Let’s start this off by saying that if you’re here to learn about Cowdenbeath, you may be in the wrong place.
The “blue Brazil” we’re here to celebrate, is the set of shirts worn by the great Garrincha, a teenage Pele and the team who beat Sweden 5-2 in the 1958 World Cup Final.
FIFA’s showcase tournament was held in Sweden that year and the hosts performed very well indeed, making their way through to the final at the Råsunda Stadium near Stockholm, where they would face the boys from Brazil.
Eight years on from defeat in their home tournament’s de facto final of 1950 and all the deep, national soul-searching that followed; Brazil looked resplendent en route to the final in their by now, customary, sunshine yellow “canarinho” jerseys.
The famous Brazil kit came about as the result of a competition to replace the white shirts they’d worn in that defeat to Uruguay and a young illustrator by the name of Aldyr Schlee, won with his idea of a strip comprising the four colours of the national flag.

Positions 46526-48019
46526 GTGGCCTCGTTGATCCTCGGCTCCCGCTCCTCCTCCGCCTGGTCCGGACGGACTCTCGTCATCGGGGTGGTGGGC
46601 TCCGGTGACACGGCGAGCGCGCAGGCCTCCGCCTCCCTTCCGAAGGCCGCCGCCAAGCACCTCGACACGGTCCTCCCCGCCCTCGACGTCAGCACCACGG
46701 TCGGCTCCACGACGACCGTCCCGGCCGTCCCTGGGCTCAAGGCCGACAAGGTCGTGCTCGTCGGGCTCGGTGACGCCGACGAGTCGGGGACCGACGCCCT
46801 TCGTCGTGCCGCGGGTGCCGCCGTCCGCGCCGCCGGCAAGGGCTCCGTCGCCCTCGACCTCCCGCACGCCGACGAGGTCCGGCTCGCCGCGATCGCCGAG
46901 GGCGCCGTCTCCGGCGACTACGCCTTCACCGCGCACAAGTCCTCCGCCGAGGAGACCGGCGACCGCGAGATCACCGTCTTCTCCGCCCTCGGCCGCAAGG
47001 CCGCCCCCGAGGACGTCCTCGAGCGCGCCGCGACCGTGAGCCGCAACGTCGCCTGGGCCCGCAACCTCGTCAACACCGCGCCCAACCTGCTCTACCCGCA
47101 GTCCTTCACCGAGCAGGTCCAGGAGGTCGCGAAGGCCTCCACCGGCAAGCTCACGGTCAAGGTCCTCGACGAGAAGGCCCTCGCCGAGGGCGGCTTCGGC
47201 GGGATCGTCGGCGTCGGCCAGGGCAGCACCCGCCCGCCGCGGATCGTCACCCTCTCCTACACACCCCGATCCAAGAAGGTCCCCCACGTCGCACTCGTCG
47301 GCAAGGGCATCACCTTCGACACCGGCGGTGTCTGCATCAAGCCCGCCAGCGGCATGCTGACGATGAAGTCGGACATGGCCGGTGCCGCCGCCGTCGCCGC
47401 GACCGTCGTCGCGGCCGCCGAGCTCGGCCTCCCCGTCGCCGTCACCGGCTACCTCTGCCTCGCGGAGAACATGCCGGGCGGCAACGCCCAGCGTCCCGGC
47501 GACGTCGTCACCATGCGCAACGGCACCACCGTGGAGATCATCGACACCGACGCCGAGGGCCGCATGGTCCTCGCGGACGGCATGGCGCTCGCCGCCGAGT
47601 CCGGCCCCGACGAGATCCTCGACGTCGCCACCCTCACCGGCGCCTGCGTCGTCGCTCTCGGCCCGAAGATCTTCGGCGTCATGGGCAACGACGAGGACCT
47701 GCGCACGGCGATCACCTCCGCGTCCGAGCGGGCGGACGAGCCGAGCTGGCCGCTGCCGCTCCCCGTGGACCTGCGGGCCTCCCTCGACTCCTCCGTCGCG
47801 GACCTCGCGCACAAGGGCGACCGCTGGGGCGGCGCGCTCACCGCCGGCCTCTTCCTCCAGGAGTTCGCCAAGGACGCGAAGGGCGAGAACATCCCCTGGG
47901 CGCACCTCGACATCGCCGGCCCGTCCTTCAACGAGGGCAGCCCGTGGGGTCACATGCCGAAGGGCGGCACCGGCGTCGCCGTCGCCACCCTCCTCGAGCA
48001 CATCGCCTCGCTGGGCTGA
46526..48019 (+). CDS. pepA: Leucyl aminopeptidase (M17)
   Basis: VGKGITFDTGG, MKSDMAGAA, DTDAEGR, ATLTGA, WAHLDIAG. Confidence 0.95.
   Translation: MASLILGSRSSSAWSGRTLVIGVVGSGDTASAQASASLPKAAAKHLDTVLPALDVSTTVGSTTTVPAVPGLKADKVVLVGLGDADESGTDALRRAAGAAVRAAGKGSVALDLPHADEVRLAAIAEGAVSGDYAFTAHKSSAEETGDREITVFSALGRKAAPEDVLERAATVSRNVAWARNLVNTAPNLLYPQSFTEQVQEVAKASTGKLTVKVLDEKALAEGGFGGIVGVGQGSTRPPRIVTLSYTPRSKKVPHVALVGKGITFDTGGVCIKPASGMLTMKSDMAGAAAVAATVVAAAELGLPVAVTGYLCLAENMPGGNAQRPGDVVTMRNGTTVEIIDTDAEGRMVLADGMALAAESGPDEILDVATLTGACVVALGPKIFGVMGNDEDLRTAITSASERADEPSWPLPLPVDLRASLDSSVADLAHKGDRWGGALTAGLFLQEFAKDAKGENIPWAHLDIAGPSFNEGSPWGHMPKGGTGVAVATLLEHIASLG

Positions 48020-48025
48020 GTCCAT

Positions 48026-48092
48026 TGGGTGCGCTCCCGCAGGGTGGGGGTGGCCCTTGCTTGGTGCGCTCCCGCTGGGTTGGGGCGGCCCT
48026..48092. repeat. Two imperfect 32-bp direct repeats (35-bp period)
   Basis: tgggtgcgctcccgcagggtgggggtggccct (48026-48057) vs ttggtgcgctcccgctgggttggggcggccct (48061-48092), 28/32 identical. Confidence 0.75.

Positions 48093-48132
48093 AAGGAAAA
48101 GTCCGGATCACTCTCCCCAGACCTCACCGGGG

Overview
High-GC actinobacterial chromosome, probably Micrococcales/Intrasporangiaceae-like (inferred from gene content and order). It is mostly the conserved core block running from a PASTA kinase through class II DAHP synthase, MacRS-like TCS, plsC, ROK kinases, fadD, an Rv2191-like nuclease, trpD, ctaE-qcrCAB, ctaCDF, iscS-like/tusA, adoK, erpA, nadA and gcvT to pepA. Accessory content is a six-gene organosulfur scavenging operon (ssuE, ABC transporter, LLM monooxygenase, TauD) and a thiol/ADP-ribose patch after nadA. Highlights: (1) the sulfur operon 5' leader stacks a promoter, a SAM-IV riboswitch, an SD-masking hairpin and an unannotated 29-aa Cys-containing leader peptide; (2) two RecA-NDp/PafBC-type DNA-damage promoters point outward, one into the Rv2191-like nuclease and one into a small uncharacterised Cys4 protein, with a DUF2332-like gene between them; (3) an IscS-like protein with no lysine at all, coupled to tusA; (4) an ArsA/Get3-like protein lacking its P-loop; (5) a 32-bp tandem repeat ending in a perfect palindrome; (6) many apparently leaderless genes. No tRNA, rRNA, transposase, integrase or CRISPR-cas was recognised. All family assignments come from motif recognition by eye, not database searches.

However, the shot at redemption the World Cup final of 1958 presented to Brazil, came with a problem.
FIFA had decided that as both teams wore yellow, it would be Sweden as the home side who should wear their first choice colours.
This prompted some improvisation on the part of the Brazilian delegation who, as the story goes, had not thought to travel with a set of change colours.
Legend has it that Paulo Machado de Carvalho, head of the Brazilian touring party at that World Cup, decided that Brazil would play in blue as it was the colour of Our Lady of Aparecida; the Catholic patron saint of Brazil.
A search party was sent in to Stockholm to purchase a set of kits before crests and numbers were swiftly sewn onto the jerseys in preparation for the final.
Whether that’s an urban myth or not, after Pele and the boys won the game to lift their first Jules Rimet Trophy, the colour became the accepted base of Brazil’s change shirts and we can all close our eyes and see generations of footballers from Bebeto, Romario and Rivaldo, to Ronaldo, Ronaldinho and Neymar cast in their own magnificent moments in blue.
So there you have it, a tale of divine inspiration and improvisation that played a role in the birth of the legend of Pele and the first of Brazil’s five World Cup victories.
World Cup Classics: Cameroon ’90
As we countdown towards Qatar 2022, we’re taking a look at some of the shirts that still stir those little butterflies in the tummy, beginning with this classic Cameroon shirt from Italia ’90.